Wheat is the most widely grown food crop globally. Wheat needs continuous breeding and adaptation particularly in times of global change. A new publication in NATURE BIOTECHNOLOGY with BOKU contributions reports about deep genetic and genomic analysis of wheat's ancestor goat grass (Aegilops tauschii) which leads to new insights and new opportunities for wheat improvement.


Bread wheat has a complex polyploid genome with 21 pairs of chromosomes, 110000 genes and 17 billion base-pairs of genome size, in comparison human beings possess 25.500 genes and three billion base pairs.

It is very resource demanding to analysis such a complex polyploid genome.

Goat grass (Aegilops tauschii) is an ancestor of wheat with a simpler genome structure and therefore easier to assess. This leads to new insights for wheat improvement and the future adaptation of this crop.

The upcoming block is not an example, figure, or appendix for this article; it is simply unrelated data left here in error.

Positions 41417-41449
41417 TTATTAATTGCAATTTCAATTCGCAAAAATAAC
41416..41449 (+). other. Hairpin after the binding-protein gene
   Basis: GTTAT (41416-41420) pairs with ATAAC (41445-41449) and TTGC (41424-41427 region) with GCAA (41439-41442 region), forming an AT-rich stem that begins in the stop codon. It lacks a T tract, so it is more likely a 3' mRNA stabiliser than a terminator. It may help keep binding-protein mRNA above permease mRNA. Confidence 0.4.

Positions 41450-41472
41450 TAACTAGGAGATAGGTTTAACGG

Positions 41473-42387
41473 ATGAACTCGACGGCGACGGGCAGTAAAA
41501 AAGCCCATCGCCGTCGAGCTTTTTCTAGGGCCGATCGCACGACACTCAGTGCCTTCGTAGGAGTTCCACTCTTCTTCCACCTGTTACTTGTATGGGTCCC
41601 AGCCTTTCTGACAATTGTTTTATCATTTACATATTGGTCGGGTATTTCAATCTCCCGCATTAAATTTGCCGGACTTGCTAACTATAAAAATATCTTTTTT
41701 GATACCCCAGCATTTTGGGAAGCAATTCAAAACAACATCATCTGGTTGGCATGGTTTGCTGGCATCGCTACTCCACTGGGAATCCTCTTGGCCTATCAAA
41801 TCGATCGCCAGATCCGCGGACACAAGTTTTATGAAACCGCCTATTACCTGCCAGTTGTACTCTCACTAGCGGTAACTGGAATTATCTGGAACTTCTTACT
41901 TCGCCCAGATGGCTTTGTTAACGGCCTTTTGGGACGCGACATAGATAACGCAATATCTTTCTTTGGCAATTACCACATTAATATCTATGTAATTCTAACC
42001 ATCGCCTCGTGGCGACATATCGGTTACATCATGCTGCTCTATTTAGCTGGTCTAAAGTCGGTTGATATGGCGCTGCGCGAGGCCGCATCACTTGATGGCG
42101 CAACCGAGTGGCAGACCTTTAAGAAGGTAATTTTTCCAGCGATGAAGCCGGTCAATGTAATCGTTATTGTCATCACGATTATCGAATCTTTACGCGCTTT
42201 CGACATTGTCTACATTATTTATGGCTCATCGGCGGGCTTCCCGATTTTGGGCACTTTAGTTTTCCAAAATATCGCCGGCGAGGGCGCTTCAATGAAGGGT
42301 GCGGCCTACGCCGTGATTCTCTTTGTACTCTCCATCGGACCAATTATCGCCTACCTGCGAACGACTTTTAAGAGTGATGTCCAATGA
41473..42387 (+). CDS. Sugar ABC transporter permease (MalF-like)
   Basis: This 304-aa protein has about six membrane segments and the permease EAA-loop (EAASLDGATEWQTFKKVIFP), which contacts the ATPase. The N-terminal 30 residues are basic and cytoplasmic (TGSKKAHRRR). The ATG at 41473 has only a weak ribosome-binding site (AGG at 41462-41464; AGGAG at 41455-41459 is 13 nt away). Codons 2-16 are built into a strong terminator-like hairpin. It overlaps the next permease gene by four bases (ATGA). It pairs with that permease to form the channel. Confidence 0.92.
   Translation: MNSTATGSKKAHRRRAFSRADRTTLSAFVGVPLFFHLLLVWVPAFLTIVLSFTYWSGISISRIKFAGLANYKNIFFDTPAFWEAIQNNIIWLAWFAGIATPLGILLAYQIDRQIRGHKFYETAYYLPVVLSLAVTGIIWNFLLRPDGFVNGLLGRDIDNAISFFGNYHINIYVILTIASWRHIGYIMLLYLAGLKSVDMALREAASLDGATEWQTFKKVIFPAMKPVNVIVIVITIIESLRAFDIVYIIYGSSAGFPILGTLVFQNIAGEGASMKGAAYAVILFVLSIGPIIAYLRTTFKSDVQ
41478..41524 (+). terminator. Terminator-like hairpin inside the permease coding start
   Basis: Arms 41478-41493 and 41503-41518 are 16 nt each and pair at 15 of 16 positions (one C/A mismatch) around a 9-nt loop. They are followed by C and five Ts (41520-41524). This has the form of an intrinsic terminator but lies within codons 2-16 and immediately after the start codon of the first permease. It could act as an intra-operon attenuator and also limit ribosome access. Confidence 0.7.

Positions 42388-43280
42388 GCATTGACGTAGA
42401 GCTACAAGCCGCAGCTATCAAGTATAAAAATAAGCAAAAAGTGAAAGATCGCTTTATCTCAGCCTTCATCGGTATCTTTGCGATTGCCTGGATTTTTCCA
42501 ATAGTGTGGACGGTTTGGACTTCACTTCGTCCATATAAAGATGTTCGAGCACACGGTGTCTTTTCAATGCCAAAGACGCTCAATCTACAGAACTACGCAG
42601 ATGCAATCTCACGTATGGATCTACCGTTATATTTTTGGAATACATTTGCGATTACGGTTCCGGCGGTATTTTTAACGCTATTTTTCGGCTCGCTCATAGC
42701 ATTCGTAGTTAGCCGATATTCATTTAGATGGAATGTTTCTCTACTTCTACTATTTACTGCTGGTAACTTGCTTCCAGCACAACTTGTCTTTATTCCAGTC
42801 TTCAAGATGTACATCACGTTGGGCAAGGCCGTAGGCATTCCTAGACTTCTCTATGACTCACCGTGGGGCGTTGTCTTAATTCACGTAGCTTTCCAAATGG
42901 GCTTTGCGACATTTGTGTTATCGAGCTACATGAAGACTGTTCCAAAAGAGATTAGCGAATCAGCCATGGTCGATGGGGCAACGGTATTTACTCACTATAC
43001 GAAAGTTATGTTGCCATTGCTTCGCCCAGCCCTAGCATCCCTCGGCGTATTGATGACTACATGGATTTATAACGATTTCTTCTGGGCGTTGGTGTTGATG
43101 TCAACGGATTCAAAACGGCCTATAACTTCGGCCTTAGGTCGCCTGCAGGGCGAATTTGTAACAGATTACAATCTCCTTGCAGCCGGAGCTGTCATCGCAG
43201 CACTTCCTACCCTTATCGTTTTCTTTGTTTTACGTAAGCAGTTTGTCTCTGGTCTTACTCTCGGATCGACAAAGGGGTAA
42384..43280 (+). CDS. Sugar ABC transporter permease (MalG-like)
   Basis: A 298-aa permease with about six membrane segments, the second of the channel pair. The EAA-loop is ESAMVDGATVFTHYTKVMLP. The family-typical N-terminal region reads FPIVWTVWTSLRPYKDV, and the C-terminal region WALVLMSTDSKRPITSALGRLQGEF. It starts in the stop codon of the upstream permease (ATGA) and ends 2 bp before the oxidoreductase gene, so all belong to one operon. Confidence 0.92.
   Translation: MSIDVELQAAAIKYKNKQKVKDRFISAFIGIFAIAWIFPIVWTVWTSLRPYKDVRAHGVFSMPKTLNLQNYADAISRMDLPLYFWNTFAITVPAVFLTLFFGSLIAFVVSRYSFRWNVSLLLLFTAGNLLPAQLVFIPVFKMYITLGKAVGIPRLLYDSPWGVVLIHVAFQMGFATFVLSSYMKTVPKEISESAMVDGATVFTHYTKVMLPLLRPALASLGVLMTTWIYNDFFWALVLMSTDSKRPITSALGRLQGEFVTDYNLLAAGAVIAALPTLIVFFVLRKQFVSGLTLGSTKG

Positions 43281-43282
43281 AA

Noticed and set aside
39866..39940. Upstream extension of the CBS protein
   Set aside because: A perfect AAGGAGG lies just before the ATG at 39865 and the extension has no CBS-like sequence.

The BOKU part of a large international study was led Dr. Barbara Steiner. We tested 150 accessions of Aegilops tauschii for flowering date, and disease resistance traits. Barbara Steiner, together with PhD student Rizky Pasthika Kirana and several MSc students worked intensively on the phenotypic analysis of this population in large greenhouse experiments at the Department of Agrobiotechnology Tulln. Our data were highly appreciated by the consortium working on this plant material and were therefore included in a prestigious publication which appeared recently in NATURE BIOTECHNOLOGY.


Univ. Prof. DI Dr. Hermann Bürstmayr, DI Dr. Barbara Steiner
Universität für Bodenkultur Wien
Institut für Biotechnologie in der Pflanzenproduktion
Email: hermann.buerstmayr@boku.ac.at, barbara.steiner@boku.ac.at
Telefon: +43 1 47654-97101, 97102; +43 1 47654-97105